Donald Trump ends James Comey tape controversy, agrees to have 'no idea' whether they exist

Washington: Ending a month-long guessing game that he started with a cryptic tweet and that ensnared his administration in yet more controversy, President Donald Trump declared he never made and doesn't have recordings of his private conversations with ousted former FBI Director James Comey.

"With all of the recently reported electronic surveillance, intercepts, unmasking and illegal leaking of information," Trump tweeted on Thursday, he has "no idea" whether there are "tapes" or recordings of the two men's conversations.

But he proclaimed "I did not make, and do not have, any such recordings."

File image of Donald Trump and James Comey. Reuters

File image of Donald Trump and James Comey. Reuters

That left open the possibility that recordings were made without his knowledge or by someone else.

But he largely appeared to close the saga that began in May, just days after he fired Comey, then the head of an investigation into Trump associates' ties to Russian officials. Trump has disputed Comey's version of a January dinner during which the director said the president had asked for a pledge of loyalty.

Trump responded at that time, via Twitter, that Comey "better hope that there are no 'tapes' of our conversations before he starts leaking to the press!"

That apparently angry missive triggered a series of consequences, each weightier than the last. Comey has suggested that the tweet prompted him to ask an associate to release damaging information to the media.

The resulting news reports built pressure on a top Justice Department official to appoint an independent prosecutor to oversee the Russia investigation.

That special counsel, former FBI Director Robert Mueller, is now reportedly investigating Trump's own actions in a probe that could dog his presidency for the foreseeable future. Trump showed concern about that situation as well, telling Fox News Channel in an interview that Mueller is "very, very good friends with Comey which is bothersome."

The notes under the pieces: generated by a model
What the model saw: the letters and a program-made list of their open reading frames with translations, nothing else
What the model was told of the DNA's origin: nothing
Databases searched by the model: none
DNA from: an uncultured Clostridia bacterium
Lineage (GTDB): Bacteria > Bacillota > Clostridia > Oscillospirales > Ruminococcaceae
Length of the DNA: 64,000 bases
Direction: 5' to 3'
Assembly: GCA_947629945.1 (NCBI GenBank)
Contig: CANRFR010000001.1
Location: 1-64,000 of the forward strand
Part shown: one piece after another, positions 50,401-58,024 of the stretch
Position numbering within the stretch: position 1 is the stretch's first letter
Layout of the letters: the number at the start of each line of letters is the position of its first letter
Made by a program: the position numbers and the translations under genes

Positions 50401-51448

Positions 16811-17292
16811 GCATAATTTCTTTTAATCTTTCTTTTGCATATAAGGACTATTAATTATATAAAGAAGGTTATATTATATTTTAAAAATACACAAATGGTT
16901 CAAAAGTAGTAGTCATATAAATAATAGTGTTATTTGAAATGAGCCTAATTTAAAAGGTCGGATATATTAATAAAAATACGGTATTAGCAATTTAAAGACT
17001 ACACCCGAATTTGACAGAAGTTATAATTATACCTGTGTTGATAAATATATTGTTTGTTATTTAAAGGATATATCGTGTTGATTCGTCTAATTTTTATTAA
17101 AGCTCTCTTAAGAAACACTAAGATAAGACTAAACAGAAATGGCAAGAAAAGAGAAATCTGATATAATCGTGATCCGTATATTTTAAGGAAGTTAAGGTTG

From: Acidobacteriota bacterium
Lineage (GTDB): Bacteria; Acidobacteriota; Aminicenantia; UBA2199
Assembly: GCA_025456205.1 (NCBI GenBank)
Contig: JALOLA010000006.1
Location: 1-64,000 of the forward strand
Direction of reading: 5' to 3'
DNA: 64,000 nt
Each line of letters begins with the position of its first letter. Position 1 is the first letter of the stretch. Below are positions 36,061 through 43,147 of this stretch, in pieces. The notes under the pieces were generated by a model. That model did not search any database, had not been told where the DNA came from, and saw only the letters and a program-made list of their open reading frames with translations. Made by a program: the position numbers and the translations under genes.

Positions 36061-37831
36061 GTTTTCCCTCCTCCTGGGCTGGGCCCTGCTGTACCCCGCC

In that interview that aired Friday morning on "Fox & Friends," Trump also suggested a motivation behind the tapes tweet.

"When he found out that I, you know, that there may be tapes out there, whether it's governmental tapes or anything else, and who knows, I think his story may have changed," Trump said. "I mean you'll have to take a look at that, because then he has to tell what actually took place at the events."

Trump added: "And my story didn't change. My story was always a straight story. My story was always the truth."

Trump's declaration now that there are no recordings appears to settle a key dynamic in that investigation: It's now the president's word against Comey's notes.

Without recordings, Comey's version of his conversations with Trump — which he documented at the time, shared with close associates and testified about to Congress will likely play a key role as prosecutors consider whether Trump inappropriately pressured the lawman to drop the investigation into former National Security Adviser Michael Flynn.

Investigators will also weigh the credibility of Comey against a president who has shown a wobbly commitment to accuracy.

Trump's tweets, old and new, left many perplexed about whether there was motive or strategy behind the whole affair. The president appeared to enjoy ginning up mystery and spinning Washington reporters about the possibility there was a trove of surreptitiously recorded Oval Office conversations.

"I think he was in his way instinctively trying to rattle Comey," former House Speaker Newt Gingrich, a longtime Trump confidant, said before the Thursday tweets.

"He's not a professional politician. He doesn't come back and think about Nixon and Watergate. His instinct is: 'I'll out-bluff you.'"


Published Date: Jun 23, 2017 06:48 pm | Updated Date: Jun 23, 2017 06:48 pm


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